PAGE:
A flock of Florida green groups has sued the U.S. EPA, seeking state and national water-pollution standards for fertilizer runoff from factory farms. Nitrogen and phosphorus flow from agricultural operations into many Florida waterways (among other places), triggering algae blooms which suck oxygen from the water and kill off marine life. Exposure to the algae, which contaminates many drinking-water sources and popular swimming holes, can lead to a wide range of health ailments in humans. Both Florida and the EPA have let deadlines pass for setting specific limits for fertilizer runoff; the EPA recently said it would propose numerical standards …
In a stuffy room on Capitol Hill last week, I joined a couple dozen activists and farmers to discuss the farm bill. Why would we bother to meet in hot-as-an-oven Washington D.C. to discuss the legislative mess that recently sputtered to an all too drawn-out end? While the ink is barely dry on the new farm legislation, the campaign for the 2012 Farm and Food Bill has already begun. The group of grassroots advocates met in D.C. last week to wipe the sweat from their brows, roll up their sleeves, and begin to strategize a coordinated effort to ensure $14 billion of funding won in the new farm bill translates into real support for sustainable farmers, environmental stewardship, rural economic development, urban food projects, and other good food efforts. The $14 billion worth of programs can grow and nourish sustainable food and agriculture efforts around the country and in doing so, build the power of the 2012 Farm and Food Bill movement along the way. One of the keys is getting the word out about these new programs so that farmers and organizations can benefit from them.
Ready to meat its maker. A few months ago, I decided to force myself to confront issues surrounding meat-eating head on — so to speak — by attending a hog-butchering class. Taught by Boston chef Jamie Bissonnette of KO Prime and offered through the Chefs Collaborative, the class focused on utilizing the whole animal, from head to tail. As usual, I was beset by the dilemma of what to wear. What looks attractive, creative, and professional — yet also looks good splattered in blood? I finally gave up trying to solve this particular sartorial puzzle and just decided to wear …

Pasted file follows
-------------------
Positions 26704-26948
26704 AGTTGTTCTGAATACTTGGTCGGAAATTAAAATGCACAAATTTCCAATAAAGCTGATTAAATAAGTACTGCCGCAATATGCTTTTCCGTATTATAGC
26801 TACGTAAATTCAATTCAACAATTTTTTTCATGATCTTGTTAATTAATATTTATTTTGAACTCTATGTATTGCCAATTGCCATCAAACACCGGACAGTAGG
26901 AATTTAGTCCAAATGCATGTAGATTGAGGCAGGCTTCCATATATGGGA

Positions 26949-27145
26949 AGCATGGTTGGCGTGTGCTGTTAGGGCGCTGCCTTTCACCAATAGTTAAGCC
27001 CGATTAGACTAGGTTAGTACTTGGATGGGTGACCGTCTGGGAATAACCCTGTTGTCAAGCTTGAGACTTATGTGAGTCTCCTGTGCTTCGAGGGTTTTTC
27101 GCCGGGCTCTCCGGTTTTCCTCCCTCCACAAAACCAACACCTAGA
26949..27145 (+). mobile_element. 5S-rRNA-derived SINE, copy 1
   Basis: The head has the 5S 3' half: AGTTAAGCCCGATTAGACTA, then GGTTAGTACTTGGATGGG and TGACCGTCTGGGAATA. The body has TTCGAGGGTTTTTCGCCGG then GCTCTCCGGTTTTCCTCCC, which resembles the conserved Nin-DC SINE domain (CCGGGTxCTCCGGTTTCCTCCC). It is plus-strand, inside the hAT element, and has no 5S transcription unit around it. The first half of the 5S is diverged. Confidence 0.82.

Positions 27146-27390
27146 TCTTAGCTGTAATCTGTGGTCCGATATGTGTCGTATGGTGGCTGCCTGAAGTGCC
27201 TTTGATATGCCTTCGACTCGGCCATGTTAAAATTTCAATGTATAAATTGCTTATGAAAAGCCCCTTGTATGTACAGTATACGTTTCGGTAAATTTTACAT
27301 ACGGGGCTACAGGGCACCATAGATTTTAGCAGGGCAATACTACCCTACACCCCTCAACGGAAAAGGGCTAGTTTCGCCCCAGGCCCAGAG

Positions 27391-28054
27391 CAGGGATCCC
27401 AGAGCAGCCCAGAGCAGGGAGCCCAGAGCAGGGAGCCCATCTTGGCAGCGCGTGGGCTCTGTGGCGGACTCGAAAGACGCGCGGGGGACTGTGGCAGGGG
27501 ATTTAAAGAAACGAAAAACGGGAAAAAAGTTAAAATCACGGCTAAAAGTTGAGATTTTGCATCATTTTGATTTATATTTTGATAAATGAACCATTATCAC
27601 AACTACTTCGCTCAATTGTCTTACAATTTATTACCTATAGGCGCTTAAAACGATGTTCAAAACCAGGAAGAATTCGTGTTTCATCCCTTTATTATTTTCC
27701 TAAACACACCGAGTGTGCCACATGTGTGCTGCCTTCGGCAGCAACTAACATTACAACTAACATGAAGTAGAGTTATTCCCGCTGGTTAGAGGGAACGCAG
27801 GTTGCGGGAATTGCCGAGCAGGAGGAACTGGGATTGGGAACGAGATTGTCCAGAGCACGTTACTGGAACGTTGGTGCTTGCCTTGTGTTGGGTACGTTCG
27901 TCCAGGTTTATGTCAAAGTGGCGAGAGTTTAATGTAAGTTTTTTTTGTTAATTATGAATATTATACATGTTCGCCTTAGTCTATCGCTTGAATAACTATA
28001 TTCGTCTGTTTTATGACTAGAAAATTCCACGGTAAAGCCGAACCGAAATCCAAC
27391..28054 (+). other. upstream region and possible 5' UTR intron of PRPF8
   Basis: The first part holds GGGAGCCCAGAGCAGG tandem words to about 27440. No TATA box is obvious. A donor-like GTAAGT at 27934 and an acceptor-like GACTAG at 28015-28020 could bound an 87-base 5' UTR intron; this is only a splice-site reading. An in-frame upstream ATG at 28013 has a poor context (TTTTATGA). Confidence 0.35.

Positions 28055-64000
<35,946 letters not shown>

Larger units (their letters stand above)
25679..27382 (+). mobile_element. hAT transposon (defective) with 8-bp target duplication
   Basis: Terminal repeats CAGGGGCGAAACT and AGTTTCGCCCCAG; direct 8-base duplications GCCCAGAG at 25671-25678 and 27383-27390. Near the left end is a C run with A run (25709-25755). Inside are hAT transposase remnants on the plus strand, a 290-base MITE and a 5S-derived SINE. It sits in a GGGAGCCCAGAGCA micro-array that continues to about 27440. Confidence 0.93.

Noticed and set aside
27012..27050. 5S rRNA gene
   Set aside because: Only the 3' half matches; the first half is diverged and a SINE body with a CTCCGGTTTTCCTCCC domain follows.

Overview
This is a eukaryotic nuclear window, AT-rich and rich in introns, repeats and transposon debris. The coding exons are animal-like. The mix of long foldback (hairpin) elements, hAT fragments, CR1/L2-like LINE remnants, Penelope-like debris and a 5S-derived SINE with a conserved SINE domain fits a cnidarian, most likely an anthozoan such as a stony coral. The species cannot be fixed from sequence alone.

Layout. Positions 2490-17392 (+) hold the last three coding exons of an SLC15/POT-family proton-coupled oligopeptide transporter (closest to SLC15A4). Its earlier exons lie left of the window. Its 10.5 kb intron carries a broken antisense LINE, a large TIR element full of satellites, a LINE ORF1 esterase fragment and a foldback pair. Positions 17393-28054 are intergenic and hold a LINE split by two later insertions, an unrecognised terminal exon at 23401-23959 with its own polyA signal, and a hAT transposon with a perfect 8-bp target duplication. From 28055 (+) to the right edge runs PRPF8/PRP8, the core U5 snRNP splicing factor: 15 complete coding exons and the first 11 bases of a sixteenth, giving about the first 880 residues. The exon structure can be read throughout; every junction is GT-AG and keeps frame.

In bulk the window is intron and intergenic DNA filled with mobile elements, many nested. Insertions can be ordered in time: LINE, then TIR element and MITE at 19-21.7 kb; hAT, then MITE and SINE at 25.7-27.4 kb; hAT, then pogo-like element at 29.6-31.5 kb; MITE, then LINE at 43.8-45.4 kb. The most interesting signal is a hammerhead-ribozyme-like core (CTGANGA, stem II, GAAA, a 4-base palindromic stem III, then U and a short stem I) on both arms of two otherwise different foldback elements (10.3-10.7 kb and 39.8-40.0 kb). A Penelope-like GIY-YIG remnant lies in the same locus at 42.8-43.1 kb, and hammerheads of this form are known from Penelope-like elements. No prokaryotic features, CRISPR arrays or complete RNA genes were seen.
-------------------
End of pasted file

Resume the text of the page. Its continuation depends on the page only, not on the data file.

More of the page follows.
Uganda’s coffee industry could be basically kaput in 30 years, according to a new Oxfam report. Uganda is Africa’s second-largest coffee exporter after Ethiopia, but the report direly predicts that if “average global temperatures rise by two degrees or more, then most of Uganda is likely to cease to be suitable for coffee.” In the last two decades, inconsistent weather has reduced crop yields and plant varieties and increased drought, flooding, landslides, and erosion. “Rains may come early and then stop for long periods; they may come when it is supposed to be dry. People describe living through long periods …
Converting crop residues into cellulosic ethanol sounds to many people like a good idea -- certainly better than using food crops themselves. Yet according to respected USDA soil scientist Ann Kennedy, the stems and leaves left over after crops are harvested may have more value if they are left on the ground, especially in areas receiving less than 25 inches of precipitation annually. That includes most of the United States (click on link to see map) west of the 100th meridian, which runs roughly from Bismark, S.D. through Laredo, Texas.
Few places in the world have been pooped on more than Eastern North Carolina in the past 20 years. As jobs in textiles and tobacco moved out over the past few decades, the hog industry moved in, bringing with it the source of the poop: 10 million hogs on 2,300 farms, producing about 19 million tons of waste per year. This waste is stored in huge, open pits called lagoons and then sprayed on surrounding fields, which causes the stench to waft for miles around.
Today's slow yet steady movement towards sustainable foods has a decidedly urban feel to it. This morning, sitting at my backyard patio table and drinking my morning coffee, I looked appreciatively out into my backyard and took a satisfying breath. The highway behind my house roared with the morning rush hour traffic, the high rise apartments across the street were bustling with people hurrying off to school and work, and I was sitting in my own piece of urban heaven. In the past three months, my small yet robust rhombus-shaped backyard has turned into a garden oasis rarely found in even the fertile soils of rural areas. Three raised beds and several fence-side beds later, I was staring at the most satisfying seeds I had ever sowed -- and all of this in the middle of Washington, D.C.
Photo: Fallen Fruit. Here's a great local food/art initiative, Fallen Fruit, a map project of neighborhoods where one can collect unwanted fruit in Los Angeles. Humans should be making use of these urban apples, avocados, pomegranates, etc. as much as possible, not raking them up into a garbage bag or compost pile. The folks at LocalEcology have started one for Berkeley, and folks with the Portland Fruit Tree Project collect fruit that grows on neighborhood trees for drop-off at local food banks (check out the links section of their site for other projects like it in Philadelphia, Vancouver, and more). Their harvesting parties look to be very fun and take place on Saturdays, 10:00 a.m. to 12:00 p.m., beginning August 2. Is there free fruit by you?
As previously reported (and punned) TV chef Emeril Lagasse is kicking it up a notch with a new cooking show on Planet Green that addresses viewers’ kitchen-related dilemmas. Catch the premiere of Emeril Green — which may or may not actually be very green (this brief convo with participants suggests a hit-and-miss) — tonight at 8 p.m. Here’s a short preview:
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